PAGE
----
Lithuania Central Bank Statement

Author: | Published: 5 Sep 2017
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The rapidly changing and dynamic financial system environment is a day-to-day challenge for any modern central bank. But at the Bank of Lithuania we take it even further: not only aiming to constantly stay side by side but to be one step ahead of the market – we do this through building new regulatory and supervisory skills. Our goal is to function as an accelerator of innovative solutions.

What do we – as a central bank – do to maximise the benefits of innovation? The Bank of Lithuania has set a strategic goal of establishing itself not only as a watchdog, but also as a partner for the financial sector. In practice this means putting the right infrastructure in place – facilitating innovation, while ensuring system stability.

We have launched a 'newcomer program', which works as a one-stop shop for new market entrants. We are among the pioneering central banks in establishing a regulatory sandbox regime, which operates as a safe space for market participants to test their innovative ideas. From the supervisory perspective, this is a crucial instrument, as it allows building the necessary know-how and designing adequate instruments in advance.

The Bank of Lithuania has also designed and implemented measures to facilitate widespread adoption of innovative payment methods, concentrating particularly on instant mobile payments. We believe that efficient and easy-to-use payment methods at a competitive price are key to improving the overall competitiveness of the economy and decreasing social or regional exclusion.

Among the most important steps taken so far is the provision of open access to our payments infrastructure for both banks and non-bank service providers. We have already witnessed substantial interest from new and innovative market players, with dozens of them applying for a licence.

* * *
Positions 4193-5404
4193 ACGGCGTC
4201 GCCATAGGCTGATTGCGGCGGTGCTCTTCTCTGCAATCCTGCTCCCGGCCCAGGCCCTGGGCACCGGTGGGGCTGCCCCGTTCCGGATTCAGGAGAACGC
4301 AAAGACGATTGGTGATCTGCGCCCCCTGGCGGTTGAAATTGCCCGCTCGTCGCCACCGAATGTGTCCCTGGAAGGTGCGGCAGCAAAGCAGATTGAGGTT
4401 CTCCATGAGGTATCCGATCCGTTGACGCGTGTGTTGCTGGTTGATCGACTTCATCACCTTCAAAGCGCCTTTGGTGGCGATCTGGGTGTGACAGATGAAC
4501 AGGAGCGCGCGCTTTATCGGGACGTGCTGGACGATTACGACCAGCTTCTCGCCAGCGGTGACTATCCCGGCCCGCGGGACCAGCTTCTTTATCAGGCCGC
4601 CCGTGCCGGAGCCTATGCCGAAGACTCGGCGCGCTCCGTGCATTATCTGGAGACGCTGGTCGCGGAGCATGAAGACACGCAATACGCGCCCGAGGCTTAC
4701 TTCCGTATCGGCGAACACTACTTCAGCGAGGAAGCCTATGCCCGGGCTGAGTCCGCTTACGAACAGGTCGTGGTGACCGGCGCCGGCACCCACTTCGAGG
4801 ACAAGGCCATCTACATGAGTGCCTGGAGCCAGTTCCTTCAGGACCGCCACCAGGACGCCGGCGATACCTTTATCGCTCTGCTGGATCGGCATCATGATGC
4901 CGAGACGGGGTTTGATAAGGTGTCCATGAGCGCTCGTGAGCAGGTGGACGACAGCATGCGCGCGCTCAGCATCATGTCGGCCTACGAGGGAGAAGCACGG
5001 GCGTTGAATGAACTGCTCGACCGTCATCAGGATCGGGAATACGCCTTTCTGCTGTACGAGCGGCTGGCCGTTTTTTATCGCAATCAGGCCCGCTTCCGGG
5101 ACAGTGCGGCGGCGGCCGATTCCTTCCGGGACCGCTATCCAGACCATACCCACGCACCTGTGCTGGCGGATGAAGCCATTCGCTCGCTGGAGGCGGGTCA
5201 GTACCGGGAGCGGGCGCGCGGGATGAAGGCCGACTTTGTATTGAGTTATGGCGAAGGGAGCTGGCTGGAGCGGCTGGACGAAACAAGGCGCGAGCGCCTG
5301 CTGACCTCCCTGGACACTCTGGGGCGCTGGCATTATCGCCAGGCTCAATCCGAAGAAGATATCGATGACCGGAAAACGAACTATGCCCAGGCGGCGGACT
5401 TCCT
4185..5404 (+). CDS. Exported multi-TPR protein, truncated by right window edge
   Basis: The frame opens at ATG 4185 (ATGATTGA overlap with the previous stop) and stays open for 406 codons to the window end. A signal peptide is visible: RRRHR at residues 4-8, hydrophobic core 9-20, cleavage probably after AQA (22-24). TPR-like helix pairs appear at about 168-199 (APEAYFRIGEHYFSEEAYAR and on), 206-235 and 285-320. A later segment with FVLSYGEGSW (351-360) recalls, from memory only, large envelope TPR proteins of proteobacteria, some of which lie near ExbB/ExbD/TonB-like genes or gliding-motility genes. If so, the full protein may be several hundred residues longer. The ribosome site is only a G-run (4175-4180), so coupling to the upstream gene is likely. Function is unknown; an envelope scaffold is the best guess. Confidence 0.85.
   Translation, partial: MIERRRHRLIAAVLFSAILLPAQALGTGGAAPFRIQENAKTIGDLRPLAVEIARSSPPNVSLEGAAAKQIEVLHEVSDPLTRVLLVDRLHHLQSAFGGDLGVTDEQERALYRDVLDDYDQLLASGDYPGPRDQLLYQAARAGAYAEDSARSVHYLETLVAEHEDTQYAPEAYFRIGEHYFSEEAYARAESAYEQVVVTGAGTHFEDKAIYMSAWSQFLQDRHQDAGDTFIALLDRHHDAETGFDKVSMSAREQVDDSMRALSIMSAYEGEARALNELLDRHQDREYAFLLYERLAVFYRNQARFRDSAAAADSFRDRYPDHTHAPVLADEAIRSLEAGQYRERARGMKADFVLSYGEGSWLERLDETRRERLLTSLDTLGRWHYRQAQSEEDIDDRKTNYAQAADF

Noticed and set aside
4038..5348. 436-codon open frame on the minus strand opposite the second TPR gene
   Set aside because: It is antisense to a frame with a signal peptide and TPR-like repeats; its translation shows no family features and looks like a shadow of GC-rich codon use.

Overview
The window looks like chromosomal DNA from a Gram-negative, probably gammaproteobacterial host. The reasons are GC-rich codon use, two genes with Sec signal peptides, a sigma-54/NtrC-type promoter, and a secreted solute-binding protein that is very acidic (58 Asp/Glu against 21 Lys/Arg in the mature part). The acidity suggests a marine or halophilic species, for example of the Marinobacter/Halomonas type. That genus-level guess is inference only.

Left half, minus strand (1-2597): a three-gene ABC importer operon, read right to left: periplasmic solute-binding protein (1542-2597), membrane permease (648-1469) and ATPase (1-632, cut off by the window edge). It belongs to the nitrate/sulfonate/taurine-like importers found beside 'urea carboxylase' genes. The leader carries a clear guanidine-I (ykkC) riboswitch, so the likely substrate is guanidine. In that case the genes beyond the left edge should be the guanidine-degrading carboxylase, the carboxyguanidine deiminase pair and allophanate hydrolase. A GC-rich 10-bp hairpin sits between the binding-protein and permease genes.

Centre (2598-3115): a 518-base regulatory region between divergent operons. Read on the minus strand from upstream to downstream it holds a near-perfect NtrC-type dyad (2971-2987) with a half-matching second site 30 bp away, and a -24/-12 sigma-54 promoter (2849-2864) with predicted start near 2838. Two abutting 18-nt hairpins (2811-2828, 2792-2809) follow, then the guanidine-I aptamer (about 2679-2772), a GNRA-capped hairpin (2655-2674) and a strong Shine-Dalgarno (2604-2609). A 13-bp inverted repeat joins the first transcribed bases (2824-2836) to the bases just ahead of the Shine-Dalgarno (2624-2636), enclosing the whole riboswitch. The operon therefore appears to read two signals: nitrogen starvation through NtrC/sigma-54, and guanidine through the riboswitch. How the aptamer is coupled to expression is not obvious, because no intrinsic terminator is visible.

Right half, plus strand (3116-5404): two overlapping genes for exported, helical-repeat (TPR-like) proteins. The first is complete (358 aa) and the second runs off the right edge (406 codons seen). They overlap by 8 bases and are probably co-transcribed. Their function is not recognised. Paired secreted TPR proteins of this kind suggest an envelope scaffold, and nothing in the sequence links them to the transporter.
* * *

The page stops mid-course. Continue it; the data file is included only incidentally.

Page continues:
Such an open-access infrastructure reduces new players' dependence on banks, providing them with a level playing field and creating an additional source of competition to the established banking sector.

This comes hand in hand with standardisation of payment schemes – creating a one-stop shop for both firms and consumers. This allows eliminating intermediaries and increasing the efficiency and speed of payment chains. Standardisation helps to ensure that individual service providers do not develop incompatible separate systems, which would fragment the market and reduce their competitiveness.

Questions of artificial intelligence or even quantum computing may seem far removed from central banking. But, again, authorities cannot fall behind faced with the critical changes taking place. Trading and investment activities have decisively shifted toward systemic quantitative decision-making and minimisation of the human factor. The aim is clear – improving the risk-to-reward ratio and increasing efficiency in asset management.

For central banks, it is crucial to master these new paradigms so as to maximise the efficiency of public funds management. We have already taken steps in this direction – for instance, we have launched an automated trading project. The central aim of this project is to enhance and diversify the bank's investment decisions by employing cutting-edge automated quantitative strategies.

In light of changes, central banks – being the guardians of financial stability – must alter the way they operate and become more flexible. They must either opt for an unconventional path, which requires broader outlooks, openness to innovation, or risk lagging behind the markets.

 


 

 

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